Charge a la Bayonnette
Excerpts from "Technology in the Civil War: COLD STEEL!" by Sid Sidlo
Toward the end of the 18th century the sword bayonet was replaced by the angular socket, or ring, bayonet, with a sleeve that fit around the barrel and was held in place with a slot and stud. Also called a "spike" bayonet, it was about 14" to 18" long, round or triangular in shape, lighter in weight than a sword bayonet, and did not interfere with firing. Full-length arms, as the Springfield rifle, were equipped with the socket bayonet, which was standard equipment for both sides during the war.
As terrible as bayonets may seem, few in the Civil War ever died from bayonet wounds received in combat. Gen. John Gordon wrote: "The bristling points and the glitter of bayonets were fearful to look upon as they were leveled in front of a charging line, but they were rarely reddened with blood."
To be effective, the bayonet had to be aimed to reach a vital spot, deep in the body or protected by bone (they were also hard to pull out). While bayonet wounds were frightening and painful, they were generally not as devastating as bullet wounds. The accompanying excerpt from the report of a Confederate surgeon describes the differences.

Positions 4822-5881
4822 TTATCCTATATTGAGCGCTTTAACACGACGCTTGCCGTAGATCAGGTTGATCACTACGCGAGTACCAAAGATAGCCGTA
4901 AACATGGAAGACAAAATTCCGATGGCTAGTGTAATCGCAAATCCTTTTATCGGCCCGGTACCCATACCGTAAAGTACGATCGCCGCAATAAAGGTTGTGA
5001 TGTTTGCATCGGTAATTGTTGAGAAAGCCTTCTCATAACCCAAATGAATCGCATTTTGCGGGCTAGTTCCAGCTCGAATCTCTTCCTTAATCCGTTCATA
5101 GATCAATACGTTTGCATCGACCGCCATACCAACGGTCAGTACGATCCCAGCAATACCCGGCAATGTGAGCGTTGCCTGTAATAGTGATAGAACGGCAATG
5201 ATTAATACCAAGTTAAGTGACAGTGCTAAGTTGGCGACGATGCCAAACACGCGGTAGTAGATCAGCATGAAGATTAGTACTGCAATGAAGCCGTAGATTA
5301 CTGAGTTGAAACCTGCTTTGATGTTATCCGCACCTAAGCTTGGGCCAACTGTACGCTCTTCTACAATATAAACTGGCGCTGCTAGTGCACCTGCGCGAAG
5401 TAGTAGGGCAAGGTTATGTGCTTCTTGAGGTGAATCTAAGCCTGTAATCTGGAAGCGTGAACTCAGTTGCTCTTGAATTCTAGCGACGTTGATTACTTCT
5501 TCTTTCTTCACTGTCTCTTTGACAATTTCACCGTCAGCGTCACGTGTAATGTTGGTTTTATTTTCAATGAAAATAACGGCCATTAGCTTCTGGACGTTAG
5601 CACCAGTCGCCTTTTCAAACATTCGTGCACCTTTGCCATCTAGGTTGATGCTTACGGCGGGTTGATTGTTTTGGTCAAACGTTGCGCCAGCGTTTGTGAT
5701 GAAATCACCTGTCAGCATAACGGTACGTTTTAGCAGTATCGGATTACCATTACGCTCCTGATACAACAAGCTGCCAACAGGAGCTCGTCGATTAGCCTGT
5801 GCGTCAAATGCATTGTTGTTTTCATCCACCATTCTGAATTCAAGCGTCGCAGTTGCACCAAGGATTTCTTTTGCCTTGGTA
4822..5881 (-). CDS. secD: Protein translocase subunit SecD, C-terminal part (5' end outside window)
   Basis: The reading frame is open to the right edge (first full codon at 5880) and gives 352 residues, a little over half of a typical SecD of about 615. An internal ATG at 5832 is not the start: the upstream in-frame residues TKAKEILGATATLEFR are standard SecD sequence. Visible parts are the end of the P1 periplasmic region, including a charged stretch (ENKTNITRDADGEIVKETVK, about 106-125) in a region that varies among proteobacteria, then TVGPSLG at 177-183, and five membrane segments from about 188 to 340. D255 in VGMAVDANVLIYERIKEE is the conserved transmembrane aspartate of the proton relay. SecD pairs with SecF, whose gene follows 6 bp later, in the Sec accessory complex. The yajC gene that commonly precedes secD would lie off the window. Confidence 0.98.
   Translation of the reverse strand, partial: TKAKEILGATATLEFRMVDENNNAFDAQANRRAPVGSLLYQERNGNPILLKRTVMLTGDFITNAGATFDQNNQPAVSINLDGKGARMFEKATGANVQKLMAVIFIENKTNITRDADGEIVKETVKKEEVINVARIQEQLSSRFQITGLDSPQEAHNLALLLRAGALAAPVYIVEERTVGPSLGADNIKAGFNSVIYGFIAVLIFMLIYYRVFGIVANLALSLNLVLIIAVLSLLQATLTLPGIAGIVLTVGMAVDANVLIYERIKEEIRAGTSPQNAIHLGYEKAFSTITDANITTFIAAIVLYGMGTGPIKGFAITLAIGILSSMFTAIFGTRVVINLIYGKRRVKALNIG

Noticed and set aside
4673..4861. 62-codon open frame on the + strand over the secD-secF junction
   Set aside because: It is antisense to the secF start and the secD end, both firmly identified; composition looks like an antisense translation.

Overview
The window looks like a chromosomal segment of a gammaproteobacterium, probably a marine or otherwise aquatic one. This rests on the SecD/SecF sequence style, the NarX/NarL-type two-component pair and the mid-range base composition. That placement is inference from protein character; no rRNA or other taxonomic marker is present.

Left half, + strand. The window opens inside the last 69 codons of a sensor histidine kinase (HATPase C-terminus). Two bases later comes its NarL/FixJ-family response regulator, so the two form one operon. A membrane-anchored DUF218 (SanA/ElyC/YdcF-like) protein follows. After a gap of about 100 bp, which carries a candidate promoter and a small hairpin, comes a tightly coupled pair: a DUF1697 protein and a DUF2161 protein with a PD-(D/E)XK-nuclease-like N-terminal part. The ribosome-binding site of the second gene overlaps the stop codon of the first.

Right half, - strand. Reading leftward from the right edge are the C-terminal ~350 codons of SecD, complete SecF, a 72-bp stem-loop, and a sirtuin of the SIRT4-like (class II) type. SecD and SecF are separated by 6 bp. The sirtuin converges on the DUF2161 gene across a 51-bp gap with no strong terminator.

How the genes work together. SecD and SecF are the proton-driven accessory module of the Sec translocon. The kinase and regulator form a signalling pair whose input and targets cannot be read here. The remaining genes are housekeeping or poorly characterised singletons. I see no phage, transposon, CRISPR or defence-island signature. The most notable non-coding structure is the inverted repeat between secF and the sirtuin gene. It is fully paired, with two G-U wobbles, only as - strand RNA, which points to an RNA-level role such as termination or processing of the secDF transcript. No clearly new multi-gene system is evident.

During the ten months of Grant's overland campaign, from the Wilderness to Sayler's Creek, only some fifty bayonet wounds were treated surgically at Union army hospitals. In his Regimental Losses, Fox claims that of 250,000 Union wounded treated in hospitals, only 922 (.4 of 1%) were victims of cavalry sabers or bayonets. Most Civil War soldiers recognized the practical ineffectiveness of the bayonet. In hand-to-hand combat they preferred to use knives or wield their muskets as clubs. For most of the war, both Yanks and Rebs chose to use their bayonets as entrenching tools, tent pegs, candle holders, or roasting spits.
Source: Technology in the Civil War: COLD STEEL!" by Sid Sidlo
The full article link: http://clevelandcivilwarroundtable.com/articles/means/cold_steele.htm
Title: Charge a la bayonette: Title Page
To Asst. Surgeon, H. Hedge Mitchell, 39th Regt. Mass. Vols. ...Grand military quickstep. Introducing celebrated Zouave song "Footballs".View full details.